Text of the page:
Lorynn York in Web Cam Girs

Best Screenplay

From Straight A’s to XXX. Anne-Marie Hess.

New York Prison Break: The Seduction of Joyce Mitchell. Stephen Tolkin.

The Rachels. Ellen Huggins.

* Running Away. Sheri McGuinn.

Secrets in Suburbia. Damian Romay.

Web Cam Girls. Stephen Romano.

Best Cinematography

Drink Slay Love. Vic Sarin.

Four Christmases and a Wedding. Mike Kam.

Off the Rails. Denis Maloney.

Running Away. Patrice Lucien Cochet.

* Sea Change. Jackson Parrell.

Ten: Murder Island. Richard Clabaugh.

Best Costuming

* Drink Slay Love. Liene Dobraja.

From Straight A’s to XXX. Liene Dobraja.

The Lost Wife of Robert Durst. Tina Fiorda.

New York Prison Break: The Seduction of Joyce Mitchell. Maria Bentfield.

The Rachels. Courtney Stern.

Stage Fright. Monique Hyman.

Best Editing

* From Straight A’s to XXX. Rob Grant.

Four Christmases and a Wedding. Paul Ziller.

New York Prison Break: The Seduction of Joyce Mitchell. Mark Stevens.

The Rachels. Brett Solem.

Sea Change. Matthew Anas.

Web Cam Girls. Jordan Jensen.

Best Makeup and Hairstyling

Drink Slay Love. Jessica Green, Catherine Long, Alysha McLoughlin, Sahar Sharelo.

The Lost Wife of Robert Durst. Lorna Bravo, Kelly Grange, Shelly Jensen, Mary Renvall, Melissa Sahlstrom.

* New York Prison Break: The Seduction of Joyce Mitchell. Claudia Breckenridge, Daniel Casillas, Nicole Gabaldon, Pepper J. Gallegos, Madeline McCue, L. Taylor Roberts

The Rachels. Taylor Bennett, Austin Cuccia.

Secrets in Suburbia. Andrea Ahl, Trevor Thompson

The Watcher in the Woods. Chloe Edwards.

Best Score

Drink Slay Love. Justin R. Durban

Fatherly Obsession. Aiko Fukushima.

Sea Change. Shawn Pierce.

* Story of a Girl. Travis Bacon.

Ten: Murder Island. Ceiri Torjussen.

The Watcher in the Woods. Felix Bird.

Best Production Design

New York Prison Break: The Seduction of Joyce Mitchell. Will Albarz, Anthony Medina.

Running Away.   Vincent Albo, Rose Beltran

Secrets in Suburbia. Brendan Turrill.

Ten: Murder Island. Eric Whitney, Caley Bisson.

Tiny House of Terror

* Web Cam Girls. Catch Henson, James W. Thompson Jr., Katherine Bulovic, Valerie Munguia

Best Sound

Britney Ever After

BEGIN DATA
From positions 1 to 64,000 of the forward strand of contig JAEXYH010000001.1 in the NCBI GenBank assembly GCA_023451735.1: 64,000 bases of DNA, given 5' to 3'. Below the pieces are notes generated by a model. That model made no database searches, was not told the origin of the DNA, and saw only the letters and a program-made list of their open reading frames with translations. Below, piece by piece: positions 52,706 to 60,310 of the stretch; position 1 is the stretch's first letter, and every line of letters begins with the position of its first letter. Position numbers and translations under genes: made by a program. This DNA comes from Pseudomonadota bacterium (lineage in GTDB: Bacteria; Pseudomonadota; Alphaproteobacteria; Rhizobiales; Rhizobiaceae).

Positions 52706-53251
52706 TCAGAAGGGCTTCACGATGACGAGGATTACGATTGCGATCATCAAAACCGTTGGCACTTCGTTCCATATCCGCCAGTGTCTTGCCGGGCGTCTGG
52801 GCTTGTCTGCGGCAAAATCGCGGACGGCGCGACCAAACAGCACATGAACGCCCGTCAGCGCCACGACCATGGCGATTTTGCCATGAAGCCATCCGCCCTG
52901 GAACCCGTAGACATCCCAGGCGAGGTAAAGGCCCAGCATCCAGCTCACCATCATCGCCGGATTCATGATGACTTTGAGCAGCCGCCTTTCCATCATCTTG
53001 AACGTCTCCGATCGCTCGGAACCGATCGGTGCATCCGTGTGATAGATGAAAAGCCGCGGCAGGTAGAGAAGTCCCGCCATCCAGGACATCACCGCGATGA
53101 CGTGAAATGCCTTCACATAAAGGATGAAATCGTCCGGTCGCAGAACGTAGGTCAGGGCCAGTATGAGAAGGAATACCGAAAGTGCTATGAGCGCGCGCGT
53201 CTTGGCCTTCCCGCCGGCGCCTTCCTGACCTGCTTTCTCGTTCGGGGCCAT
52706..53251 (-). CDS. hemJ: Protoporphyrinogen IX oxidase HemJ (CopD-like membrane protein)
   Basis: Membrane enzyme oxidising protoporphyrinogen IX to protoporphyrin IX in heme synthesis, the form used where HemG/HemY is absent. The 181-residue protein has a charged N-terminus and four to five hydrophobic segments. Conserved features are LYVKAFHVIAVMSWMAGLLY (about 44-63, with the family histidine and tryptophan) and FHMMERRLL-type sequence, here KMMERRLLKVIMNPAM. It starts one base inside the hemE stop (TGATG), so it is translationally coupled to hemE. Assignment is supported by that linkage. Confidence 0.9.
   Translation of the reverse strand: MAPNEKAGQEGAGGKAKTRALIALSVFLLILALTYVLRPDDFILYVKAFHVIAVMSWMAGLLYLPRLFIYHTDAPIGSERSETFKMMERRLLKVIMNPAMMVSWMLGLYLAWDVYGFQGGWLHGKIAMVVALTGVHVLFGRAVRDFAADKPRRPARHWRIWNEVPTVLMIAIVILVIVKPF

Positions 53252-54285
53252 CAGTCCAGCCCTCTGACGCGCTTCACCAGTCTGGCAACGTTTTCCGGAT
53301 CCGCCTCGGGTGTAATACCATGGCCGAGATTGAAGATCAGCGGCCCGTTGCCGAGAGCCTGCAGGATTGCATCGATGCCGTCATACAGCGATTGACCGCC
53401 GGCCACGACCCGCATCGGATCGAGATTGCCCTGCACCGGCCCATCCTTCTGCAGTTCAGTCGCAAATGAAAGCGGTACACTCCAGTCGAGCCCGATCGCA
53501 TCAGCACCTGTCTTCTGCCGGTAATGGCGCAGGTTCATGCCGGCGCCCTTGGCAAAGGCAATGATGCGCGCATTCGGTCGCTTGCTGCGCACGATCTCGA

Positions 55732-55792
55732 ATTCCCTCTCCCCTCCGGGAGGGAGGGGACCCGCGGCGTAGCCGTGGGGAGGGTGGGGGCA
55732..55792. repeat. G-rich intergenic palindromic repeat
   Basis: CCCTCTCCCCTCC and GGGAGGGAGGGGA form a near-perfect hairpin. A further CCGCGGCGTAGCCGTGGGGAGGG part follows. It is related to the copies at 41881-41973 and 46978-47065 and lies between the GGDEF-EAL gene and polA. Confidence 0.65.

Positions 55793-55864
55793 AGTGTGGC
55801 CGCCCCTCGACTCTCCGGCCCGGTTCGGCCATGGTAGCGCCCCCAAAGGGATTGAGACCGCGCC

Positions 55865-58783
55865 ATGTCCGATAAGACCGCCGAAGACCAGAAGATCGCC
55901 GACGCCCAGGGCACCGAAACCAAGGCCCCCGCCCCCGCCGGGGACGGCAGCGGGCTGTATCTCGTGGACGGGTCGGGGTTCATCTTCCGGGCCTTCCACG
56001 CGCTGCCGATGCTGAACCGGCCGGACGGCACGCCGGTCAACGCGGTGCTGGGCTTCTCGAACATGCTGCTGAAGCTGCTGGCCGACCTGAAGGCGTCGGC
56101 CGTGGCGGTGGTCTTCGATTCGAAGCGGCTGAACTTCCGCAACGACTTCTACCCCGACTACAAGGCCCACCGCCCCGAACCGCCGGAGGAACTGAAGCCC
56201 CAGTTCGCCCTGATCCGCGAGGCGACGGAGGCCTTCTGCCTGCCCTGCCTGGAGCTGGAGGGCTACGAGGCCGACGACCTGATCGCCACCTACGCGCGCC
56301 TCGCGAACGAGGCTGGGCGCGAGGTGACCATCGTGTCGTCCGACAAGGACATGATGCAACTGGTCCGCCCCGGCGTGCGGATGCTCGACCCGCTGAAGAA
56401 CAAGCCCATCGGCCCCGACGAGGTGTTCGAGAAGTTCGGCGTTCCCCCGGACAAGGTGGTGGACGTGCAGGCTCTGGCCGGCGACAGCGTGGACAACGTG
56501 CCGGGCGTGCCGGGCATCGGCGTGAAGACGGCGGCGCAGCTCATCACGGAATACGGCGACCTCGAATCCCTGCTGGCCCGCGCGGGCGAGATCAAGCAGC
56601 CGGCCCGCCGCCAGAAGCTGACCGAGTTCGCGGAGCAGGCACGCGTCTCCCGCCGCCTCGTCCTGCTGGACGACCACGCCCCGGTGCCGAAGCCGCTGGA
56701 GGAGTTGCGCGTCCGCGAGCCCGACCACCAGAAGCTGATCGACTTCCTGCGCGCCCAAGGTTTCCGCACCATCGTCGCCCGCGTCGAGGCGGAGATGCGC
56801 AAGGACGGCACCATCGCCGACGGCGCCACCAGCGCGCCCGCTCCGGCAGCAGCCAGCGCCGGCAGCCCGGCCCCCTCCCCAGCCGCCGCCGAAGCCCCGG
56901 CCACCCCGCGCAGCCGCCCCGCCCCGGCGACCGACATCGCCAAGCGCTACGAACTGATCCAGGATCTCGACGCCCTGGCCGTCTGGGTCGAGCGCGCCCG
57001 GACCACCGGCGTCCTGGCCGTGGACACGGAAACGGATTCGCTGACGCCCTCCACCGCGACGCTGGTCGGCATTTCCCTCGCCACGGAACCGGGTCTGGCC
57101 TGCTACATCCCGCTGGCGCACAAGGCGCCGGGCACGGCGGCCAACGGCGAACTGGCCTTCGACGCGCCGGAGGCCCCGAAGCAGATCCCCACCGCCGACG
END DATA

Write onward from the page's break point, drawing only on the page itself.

Drink Slay Love

From Straight A’s to XXX

Sea Change.

Under the Bed

* The Watcher in the Woods

Best Visual Effects

* Drink Slay Love

Fatherly Obsession

Sea Change

Stalker’s Prey

Ten: Murder Island

The Watcher in the Woods

And there you have it!  Those are my picks for the best of Lifetime in 2017!  Thank you for your indulgence!  On Friday, I’ll be concluding my look back at 2017 with my picks for the 26 best films of the year!

Previous entries in the TSL’s Look Back at 2017:

  1. 2017 in Review: Top Ten Single Issues by Ryan C
  2. 2017 in Review: Top Ten Series by Ryan C
  3. 2017 In Review: Top Ten Collected Edition (Contemporary) by Ryan C
  4. 2017 In Review: Top Ten Collected Editions (Vintage) by Ryan C
  5. 2017 in Review: Top Ten Graphic Novels By Ryan C
  6. 25 Best, Worst, and Gems I saw in 2017 by Valerie Troutman
  7. My Top 15 Albums of 2017 by Necromoonyeti
  8. 2017 In Review: Lisa Marie’s Picks For the 16 Worst Films of 2017
  9. 2017 In Review: Lisa Marie’s Final Post About Twin Peaks: The Return (for now)
  10. 2017 in Review: Lisa Marie’s 14 Favorite Songs of 2017
  11. 2017 in Review: The Best of SyFy by Lisa Marie Bowman
  12. 2017 in Review: 10 Good Things that Lisa Marie Saw On Television in 2017
  13. 2017 in Review: Lisa Marie’s 12 Favorite Novels of 2017
  14. 2017 in Review: Lia Marie’s 10 Favorite Non-Fiction Books of 2017

Cleaning Out The DVR: New York Prison Break: The Seduction of Joyce Mitchell (dir by Stephen Tolkin)


(Lisa is not just watching horror movies!  She is also trying to clean out her DVR!  She has got over 200 movies that she needs to watch before January 1st!  Will she make it?  Keep checking here to find out!  She recorded New York Prison Break: The Seduction of Joyce Mitchell off of Lifetime on April 23rd!)

“That is some hard wood.”